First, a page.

There is no major online marketplace operating in Australia that sets a commendable standard for respecting consumers’ data privacy. Letting customers opt out of data tracking would be a good start.
Have you ever been targeted with ads that are scarily specific to you, and wondered how the app or website could have known?
People have plenty of legitimate reasons to use encrypted communications platforms such as WhatsApp or Signal for their own security and privacy.
Apple’s latest iPhone operating system lets you opt out of having your online habits tracked by the apps you use. That’s a big part of Facebook’s business model, but don’t expect a privacy revolution.
Companies are allowed to track users as much as they like — as long as they spell it out in the fine print. But a ground-breaking Australian legal judgement should give them pause.
To deter Google and other big tech companies from misleading users about data collection, the Federal Court should impose heavy fines.
Australia has hesitated in the past to adopt a strong privacy framework. A new government review provides an opportunity to improve data protection rules to an internationally competitive standard.
Manufacturers will increasingly track the products they sell to make recycling them more profitable.
Differential privacy lets people to share data anonymously, but people need to know more about it to make informed decisions.
The documentary educates viewers about the problems social networks present to both our privacy and agency online. But it doesn’t really tell us how to fight the tide.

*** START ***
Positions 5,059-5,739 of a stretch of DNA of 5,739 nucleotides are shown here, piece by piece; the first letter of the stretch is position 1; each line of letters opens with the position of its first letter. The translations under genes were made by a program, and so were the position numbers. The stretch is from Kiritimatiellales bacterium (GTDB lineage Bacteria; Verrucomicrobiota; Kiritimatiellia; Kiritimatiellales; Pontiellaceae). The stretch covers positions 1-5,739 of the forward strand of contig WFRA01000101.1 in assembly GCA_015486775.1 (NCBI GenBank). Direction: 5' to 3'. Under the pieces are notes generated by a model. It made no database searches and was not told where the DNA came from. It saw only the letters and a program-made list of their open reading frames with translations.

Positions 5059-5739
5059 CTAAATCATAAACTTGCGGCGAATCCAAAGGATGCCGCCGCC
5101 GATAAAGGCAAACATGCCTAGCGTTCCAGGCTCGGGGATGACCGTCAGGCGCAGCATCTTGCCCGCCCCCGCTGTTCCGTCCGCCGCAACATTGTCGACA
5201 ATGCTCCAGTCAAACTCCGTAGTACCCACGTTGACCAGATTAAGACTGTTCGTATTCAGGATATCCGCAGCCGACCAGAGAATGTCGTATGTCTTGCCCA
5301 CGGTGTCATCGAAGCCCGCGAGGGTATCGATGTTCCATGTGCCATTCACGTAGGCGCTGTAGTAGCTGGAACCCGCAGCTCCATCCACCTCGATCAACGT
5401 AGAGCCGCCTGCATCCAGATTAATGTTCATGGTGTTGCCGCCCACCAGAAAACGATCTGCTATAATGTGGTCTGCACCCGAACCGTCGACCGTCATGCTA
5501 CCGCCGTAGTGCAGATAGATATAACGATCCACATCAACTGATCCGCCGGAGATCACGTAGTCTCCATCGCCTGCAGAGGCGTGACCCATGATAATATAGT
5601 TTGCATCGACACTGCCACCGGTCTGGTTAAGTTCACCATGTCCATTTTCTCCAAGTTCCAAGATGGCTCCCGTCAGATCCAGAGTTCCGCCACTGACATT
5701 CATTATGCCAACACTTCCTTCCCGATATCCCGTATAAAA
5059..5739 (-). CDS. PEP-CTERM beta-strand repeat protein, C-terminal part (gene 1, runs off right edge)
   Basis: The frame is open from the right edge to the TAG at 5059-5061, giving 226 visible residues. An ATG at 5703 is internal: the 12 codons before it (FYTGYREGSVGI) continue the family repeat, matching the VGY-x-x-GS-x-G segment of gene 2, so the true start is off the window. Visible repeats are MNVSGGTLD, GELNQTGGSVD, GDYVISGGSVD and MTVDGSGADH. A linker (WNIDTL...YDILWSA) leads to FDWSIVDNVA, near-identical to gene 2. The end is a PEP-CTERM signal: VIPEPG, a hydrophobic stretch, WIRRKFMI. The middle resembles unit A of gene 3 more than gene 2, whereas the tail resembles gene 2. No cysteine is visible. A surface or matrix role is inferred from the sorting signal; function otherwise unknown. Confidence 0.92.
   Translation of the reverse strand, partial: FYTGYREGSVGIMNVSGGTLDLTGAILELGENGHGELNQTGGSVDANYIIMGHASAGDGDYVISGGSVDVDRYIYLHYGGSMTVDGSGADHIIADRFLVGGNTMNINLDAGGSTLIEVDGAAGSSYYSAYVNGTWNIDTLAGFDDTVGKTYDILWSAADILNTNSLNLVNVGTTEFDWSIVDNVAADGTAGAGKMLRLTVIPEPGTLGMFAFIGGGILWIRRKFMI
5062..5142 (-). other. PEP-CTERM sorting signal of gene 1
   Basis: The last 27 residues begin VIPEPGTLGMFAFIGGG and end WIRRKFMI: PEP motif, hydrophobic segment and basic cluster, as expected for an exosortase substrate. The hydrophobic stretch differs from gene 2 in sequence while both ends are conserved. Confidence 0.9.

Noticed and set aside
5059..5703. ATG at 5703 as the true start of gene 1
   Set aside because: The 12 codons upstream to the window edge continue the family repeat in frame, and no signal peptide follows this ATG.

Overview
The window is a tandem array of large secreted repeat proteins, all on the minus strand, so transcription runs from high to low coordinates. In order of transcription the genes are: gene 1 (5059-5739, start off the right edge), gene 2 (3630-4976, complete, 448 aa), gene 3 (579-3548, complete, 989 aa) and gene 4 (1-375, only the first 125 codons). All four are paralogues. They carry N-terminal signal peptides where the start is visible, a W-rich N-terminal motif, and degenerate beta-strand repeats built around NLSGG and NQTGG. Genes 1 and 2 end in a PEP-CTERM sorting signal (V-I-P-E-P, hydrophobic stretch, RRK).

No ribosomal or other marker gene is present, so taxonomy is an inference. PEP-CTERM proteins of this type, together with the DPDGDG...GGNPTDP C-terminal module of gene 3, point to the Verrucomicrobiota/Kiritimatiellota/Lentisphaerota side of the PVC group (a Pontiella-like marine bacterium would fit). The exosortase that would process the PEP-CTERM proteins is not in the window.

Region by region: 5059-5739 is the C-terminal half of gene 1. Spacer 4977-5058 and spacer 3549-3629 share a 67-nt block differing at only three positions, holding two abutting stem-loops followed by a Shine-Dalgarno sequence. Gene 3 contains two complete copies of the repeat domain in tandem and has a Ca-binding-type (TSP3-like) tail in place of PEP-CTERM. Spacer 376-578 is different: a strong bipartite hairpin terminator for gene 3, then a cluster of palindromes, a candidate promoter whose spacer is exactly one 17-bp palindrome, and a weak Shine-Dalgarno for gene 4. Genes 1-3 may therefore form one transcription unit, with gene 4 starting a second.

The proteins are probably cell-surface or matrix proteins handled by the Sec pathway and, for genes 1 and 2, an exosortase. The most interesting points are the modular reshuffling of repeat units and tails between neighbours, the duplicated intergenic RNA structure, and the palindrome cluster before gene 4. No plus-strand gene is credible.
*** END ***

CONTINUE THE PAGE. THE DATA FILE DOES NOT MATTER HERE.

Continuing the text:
There are calls for better web design standards to ensure greater personal data and privacy protection.
A digital ID will only work if people are allowed to keep control of their data.
Two-factor authentication is certainly an added layer of security as we traverse the online world. But it comes in various forms, and they’re not all equally protective.
Children need to learn how to manage their own accounts and passwords as an extension of their identity.
Self-regulation by the technology industry has failed to keep people safe online. That’s a job for government.
Private mode browsing is a useful way to cover your online tracks. Just don’t read too much into the word ‘private.’
The US is also ‘looking at’ banning the Chinese social media app.
Zoom’s privacy and security shortcomings are just the latest videoconferencing vulnerabilities. Knowing each platform’s risks can help people avoid many of the downsides of virtual gatherings.
Data privacy regulations are being adopted to protect internet users. Today, humans need to read those rules to ensure compliance. New research suggests machines could interpret them in real time.
Hey Alexa, who are you sharing my data with?